Calls, we hear, to be less beastly to the bat, claimed by chiropteraphiles as the most misunderstood creature in Britain, rather than a thing of the night that haunts dark places and, when it is not crouched eerily still, utters blood-curdling screeches, bears a spooky resemblance to Christopher Lee, and will have an armful of your said curdled stuff as soon as swoop on you.
Perhaps I exaggerate. On the other hand, or disturbing leathery membrane, I should have thought that there were stronger contenders for the most misunderstood creature in Britain. Many people, for example, found it impossible to follow a word of what the last deputy prime minister was saying. And clearly not everyone can be right about the current prime minister. And then there's Sir Ming. We should also mention, of course, the Teenager.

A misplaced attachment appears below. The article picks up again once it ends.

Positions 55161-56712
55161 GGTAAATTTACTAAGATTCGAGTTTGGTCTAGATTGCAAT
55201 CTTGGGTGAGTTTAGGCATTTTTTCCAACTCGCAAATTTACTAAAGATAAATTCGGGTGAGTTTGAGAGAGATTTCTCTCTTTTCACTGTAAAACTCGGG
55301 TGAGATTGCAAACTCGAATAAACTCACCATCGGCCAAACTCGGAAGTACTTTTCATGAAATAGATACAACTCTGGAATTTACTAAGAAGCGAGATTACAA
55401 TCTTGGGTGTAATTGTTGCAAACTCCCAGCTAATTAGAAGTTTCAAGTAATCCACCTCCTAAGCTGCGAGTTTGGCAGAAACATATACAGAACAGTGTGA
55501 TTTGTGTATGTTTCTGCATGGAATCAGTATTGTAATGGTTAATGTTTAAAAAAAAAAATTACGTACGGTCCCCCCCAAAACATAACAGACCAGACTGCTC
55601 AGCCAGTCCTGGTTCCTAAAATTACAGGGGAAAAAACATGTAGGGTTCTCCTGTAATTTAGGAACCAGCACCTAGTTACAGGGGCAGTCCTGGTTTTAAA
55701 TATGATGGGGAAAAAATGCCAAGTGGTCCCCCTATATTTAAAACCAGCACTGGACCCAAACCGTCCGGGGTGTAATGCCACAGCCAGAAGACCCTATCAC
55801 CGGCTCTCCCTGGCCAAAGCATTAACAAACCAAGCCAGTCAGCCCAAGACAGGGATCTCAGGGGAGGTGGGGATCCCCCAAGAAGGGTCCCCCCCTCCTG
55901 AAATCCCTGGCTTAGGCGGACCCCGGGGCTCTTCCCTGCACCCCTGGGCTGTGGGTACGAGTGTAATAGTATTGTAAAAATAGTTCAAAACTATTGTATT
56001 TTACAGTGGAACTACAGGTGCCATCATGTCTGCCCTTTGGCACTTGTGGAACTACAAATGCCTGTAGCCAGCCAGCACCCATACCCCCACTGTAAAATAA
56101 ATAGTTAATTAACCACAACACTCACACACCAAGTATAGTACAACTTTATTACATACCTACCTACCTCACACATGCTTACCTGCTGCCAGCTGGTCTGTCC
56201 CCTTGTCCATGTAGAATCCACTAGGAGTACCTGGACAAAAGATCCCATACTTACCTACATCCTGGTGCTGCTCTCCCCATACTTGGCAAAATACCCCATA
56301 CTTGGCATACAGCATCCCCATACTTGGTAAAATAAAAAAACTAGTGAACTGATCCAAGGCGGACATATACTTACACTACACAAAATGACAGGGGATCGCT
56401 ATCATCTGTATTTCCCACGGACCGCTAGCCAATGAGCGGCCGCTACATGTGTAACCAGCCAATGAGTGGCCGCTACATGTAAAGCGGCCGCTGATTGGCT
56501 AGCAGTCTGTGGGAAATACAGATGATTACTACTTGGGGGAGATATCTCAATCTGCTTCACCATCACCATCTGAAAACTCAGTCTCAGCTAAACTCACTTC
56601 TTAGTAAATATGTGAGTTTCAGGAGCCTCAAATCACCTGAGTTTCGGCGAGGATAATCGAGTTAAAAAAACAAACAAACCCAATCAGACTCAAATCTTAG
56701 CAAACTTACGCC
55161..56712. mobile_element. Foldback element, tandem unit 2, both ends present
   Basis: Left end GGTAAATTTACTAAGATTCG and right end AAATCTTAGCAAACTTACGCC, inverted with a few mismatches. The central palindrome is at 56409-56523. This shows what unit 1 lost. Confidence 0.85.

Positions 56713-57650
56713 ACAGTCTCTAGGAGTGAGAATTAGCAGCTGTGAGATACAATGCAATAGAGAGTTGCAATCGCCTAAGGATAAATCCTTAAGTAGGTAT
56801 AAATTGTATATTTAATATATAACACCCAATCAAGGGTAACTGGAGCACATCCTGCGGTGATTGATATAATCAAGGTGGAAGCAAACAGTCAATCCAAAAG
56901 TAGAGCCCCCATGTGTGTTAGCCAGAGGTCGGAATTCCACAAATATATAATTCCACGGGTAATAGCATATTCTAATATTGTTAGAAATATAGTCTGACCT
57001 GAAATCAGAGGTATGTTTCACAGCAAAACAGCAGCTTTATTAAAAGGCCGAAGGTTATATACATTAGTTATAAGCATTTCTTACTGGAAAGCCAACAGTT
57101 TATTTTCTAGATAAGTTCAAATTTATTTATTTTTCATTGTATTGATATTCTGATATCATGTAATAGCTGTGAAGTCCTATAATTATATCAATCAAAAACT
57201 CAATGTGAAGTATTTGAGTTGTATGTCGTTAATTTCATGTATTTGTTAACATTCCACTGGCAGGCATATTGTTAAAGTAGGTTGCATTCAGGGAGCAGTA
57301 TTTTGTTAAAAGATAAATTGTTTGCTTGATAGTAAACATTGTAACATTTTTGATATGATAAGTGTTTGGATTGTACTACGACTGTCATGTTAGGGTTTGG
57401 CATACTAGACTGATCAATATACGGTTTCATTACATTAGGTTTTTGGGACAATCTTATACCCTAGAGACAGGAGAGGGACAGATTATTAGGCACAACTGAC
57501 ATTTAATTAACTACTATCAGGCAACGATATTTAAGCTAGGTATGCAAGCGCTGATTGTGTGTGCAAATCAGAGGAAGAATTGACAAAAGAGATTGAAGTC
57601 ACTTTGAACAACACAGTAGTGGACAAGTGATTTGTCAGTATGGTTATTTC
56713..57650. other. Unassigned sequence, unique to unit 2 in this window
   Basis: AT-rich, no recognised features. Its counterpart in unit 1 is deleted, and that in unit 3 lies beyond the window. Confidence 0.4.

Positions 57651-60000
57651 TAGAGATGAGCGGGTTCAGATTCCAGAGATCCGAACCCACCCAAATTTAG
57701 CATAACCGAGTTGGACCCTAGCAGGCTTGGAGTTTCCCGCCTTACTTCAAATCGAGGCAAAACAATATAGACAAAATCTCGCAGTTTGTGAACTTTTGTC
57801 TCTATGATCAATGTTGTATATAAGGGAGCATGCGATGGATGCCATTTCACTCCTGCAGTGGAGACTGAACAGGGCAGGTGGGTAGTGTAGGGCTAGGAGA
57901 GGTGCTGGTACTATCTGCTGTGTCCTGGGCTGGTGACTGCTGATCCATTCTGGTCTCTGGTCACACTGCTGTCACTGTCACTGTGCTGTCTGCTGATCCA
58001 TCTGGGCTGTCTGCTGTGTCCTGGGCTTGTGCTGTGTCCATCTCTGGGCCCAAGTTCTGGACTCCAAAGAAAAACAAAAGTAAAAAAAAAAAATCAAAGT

Nevertheless, those going into bat for the bat have a point. While not nearly as problematic a cohabitee as the squirrel, badger, fox or gull, it is the victim of those worst of prejudices, looksism and cuddlyism, aided by writers indulging lazy stereotypes – thank you, Mr W Shakespeare ( Macbeth, The Tempest) – or seeking unscientific sensationalism – Mr B Stoker – or just teasing – Mr A Waugh.
It is writers and artists who can make amends. Here one thinks of Ted Hughes, who tried, even though one bit him. And of Louise Bourgeois's 30-ft spider currently on the South Bank, which should keep the crowds moving. And, opening here soon, Ratatouille, the film that has made France fall in love with the rat. But now I must close, as night is beginning to draw in.Reuse content